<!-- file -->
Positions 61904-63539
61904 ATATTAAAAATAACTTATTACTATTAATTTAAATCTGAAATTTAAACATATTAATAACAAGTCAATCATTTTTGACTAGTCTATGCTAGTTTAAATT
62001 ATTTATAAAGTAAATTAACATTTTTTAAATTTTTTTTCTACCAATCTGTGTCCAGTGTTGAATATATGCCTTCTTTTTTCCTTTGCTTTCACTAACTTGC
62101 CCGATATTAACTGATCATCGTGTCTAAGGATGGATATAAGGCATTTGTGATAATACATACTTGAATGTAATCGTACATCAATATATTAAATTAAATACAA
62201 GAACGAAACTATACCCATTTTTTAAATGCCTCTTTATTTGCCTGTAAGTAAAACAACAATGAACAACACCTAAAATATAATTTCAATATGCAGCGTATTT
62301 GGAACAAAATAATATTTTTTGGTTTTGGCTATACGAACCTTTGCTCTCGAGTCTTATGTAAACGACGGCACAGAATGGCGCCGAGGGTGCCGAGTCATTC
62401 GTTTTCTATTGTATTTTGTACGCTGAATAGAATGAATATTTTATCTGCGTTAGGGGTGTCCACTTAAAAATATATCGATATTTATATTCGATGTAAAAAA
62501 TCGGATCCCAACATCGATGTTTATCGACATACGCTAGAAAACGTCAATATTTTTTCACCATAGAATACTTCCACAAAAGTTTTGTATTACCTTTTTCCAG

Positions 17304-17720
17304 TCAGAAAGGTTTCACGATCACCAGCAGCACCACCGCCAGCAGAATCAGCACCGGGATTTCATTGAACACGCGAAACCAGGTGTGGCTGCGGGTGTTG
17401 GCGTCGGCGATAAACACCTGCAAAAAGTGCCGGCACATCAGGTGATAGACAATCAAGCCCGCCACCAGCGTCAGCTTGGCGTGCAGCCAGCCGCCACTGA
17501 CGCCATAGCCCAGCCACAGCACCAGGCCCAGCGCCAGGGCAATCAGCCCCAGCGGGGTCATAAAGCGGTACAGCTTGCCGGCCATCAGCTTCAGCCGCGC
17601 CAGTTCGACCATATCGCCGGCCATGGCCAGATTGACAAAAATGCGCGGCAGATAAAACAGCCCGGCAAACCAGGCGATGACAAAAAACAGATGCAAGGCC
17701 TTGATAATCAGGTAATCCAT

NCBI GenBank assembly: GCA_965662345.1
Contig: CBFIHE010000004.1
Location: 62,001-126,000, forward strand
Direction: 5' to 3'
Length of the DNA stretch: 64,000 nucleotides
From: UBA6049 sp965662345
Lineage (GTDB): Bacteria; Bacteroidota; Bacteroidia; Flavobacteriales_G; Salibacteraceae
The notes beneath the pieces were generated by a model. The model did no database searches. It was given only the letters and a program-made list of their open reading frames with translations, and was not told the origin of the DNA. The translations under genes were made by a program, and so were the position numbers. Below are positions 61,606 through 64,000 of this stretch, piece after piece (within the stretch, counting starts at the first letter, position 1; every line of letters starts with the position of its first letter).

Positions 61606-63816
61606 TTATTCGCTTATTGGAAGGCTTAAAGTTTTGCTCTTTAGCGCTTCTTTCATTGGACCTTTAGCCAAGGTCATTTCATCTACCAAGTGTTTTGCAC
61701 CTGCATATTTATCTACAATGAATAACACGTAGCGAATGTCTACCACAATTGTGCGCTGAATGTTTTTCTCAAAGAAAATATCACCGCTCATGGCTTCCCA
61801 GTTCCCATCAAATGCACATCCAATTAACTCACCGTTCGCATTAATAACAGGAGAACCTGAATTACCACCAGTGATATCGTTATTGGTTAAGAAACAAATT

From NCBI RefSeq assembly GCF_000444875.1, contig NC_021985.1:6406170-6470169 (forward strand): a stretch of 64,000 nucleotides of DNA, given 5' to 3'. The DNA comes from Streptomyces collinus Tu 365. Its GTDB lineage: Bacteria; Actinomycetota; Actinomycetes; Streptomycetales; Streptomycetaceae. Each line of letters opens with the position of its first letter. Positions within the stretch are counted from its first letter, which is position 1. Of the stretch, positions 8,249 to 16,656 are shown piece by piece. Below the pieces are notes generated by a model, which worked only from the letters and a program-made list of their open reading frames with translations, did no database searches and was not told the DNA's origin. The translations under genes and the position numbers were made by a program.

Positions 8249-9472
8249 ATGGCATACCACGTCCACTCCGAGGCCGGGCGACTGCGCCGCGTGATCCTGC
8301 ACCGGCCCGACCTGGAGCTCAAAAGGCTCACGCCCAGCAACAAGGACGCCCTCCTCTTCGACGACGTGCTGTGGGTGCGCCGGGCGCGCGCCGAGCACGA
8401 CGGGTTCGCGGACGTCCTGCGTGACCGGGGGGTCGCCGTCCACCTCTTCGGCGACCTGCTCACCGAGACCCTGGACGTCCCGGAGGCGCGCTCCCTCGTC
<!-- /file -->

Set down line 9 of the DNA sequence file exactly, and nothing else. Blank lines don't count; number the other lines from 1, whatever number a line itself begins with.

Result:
Positions 17304-17720